What does resilient, equitable, and low-carbon travel look like on Vancouver Island in the future?

What does resilient, equitable and low-carbon travel look like on Vancouver Island in the future? And how do we get there?

The District’s Climate Action & Natural Environment Coordinator joined folks from around BC in a two-day E-Mobility Visioning workshop hosted by the Community Energy Association to answer those questions! The lively discussions inspired us to envision a total shift to low-carbon active & electric transport and challenged us to define key project concepts for our respective regions to get there.

Why focus on travel & transportation?

Transportation accounts for 37% of all greenhouse gas emissions in BC. It’s the largest-emitting sector and the fastest growing. Passenger transport from our own vehicles and heavy-duty truck & rail freight make up the majority of these emissions, including here in Central Saanich. It’s clear that reaching our District targets of carbon neutrality and 100% renewable energy by 2050 means significant changes to the way we move ourselves and our stuff. Due to the fact that 95% of BC’s electricity is generated from renewable energy (mostly hydropower), electrification of passenger and freight transport is a practical, efficient, and cost-effective component of our shift to zero-emission transportation systems. Happily, BC has the highest EV sales per capita of any jurisdiction in North America, and the federal government’s announcement at end of June that 100% of passenger car & trucks sales must be zero-emission by 2035 will only increase the pace of adoption.

What can we take away from the E-Mobility Visioning Workshop for Vancouver Island?

Those of us from Vancouver Island had the chance to develop key themes for our e-mobility future. Together, we identified connected communities with integrated transportation, broad electrification, and a focus on renewable energy as central to our pathway and were tasked with writing headlines from 2040 that celebrated these visions. Some of our favourites were “10-Year Celebration for Island’s Electric Train, with final station unveiled in Port Hardy” and “Last gas station converted to an electric mobility hub”. Taking into account reductions in air & noise pollution, how about: “Due to shift to electric transportation, Vancouver Island biodiversity is regenerating”. Using these themes as guideposts, we went on to identify ambitious yet realistic projects advance the vision:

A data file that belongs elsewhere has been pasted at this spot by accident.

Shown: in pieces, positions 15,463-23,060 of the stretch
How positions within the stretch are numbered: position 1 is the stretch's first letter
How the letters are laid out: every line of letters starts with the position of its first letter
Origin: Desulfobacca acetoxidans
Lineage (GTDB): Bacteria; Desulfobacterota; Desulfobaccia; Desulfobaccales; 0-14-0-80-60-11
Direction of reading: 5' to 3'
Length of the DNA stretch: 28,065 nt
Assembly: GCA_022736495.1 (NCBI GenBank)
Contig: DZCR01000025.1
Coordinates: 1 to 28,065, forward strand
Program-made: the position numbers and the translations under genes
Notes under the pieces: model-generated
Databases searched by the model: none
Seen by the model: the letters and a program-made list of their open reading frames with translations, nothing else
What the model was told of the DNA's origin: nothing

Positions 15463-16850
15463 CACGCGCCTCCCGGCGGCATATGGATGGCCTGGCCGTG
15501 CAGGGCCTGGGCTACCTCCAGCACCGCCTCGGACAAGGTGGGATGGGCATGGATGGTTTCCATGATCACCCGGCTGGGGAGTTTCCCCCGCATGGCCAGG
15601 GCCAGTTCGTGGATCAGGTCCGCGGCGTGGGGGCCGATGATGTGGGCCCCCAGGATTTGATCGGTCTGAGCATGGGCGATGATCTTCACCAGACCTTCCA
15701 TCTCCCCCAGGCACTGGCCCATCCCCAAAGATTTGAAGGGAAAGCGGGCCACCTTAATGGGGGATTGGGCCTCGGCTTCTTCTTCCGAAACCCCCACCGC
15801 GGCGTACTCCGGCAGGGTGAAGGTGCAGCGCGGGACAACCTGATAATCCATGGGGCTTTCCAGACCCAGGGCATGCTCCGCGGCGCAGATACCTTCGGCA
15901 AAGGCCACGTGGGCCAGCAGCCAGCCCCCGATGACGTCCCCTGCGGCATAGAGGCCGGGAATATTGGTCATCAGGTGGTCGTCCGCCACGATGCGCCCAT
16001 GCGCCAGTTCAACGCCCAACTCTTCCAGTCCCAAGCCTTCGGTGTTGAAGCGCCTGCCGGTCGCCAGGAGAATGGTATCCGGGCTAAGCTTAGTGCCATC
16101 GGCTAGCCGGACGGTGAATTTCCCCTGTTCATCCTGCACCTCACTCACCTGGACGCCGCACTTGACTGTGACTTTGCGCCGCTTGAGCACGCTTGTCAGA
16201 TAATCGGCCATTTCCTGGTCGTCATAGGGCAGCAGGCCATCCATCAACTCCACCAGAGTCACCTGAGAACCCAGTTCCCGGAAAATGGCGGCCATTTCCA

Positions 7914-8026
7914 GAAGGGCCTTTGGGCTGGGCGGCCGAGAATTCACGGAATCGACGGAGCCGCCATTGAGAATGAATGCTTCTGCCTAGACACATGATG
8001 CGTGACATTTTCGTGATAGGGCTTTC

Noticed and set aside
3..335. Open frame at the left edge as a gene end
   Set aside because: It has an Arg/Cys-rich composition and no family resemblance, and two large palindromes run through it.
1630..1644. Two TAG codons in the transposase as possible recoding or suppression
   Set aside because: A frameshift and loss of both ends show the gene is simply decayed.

1. Full built-out EV and e-bike charging infrastructure network: A key step to advance e-mobility is inspiring confidence & peace of mind through supportive infrastructure. This includes multi-modal hubs & connections, accessible public charging, and innovative new ideas like e-bike rentals at campgrounds or tourist destinations.
  2. Zero-emission vehicle delivery zones: Use of smaller EVs & electric cargo bikes to deliver goods to city centers, helping prioritize pedestrians, active transport & local business in urban cores.
  3. Regional e-bike and recreational sea-side tourism route: Wouldn’t this be a great way to enjoy the coast of the Peninsula and southern island? No parking stress, less air & noise pollution in our shoreline communities and ecosystems, and fewer cars on the roads for short trips.

Related to #1 above, the CRD recently presented their Electric Vehicle Infrastructure Roadmap to the Board (p. 47 – 96). The roadmap indicates that 770 new public Level 2 charging ports and 132 new DCFC ports will be required by 2030 to accelerate adoption and support EV user needs. The District’s Climate Action & Natural Environment Coordinator participated in the related workshops.

What is the District doing to support & advance e-mobility?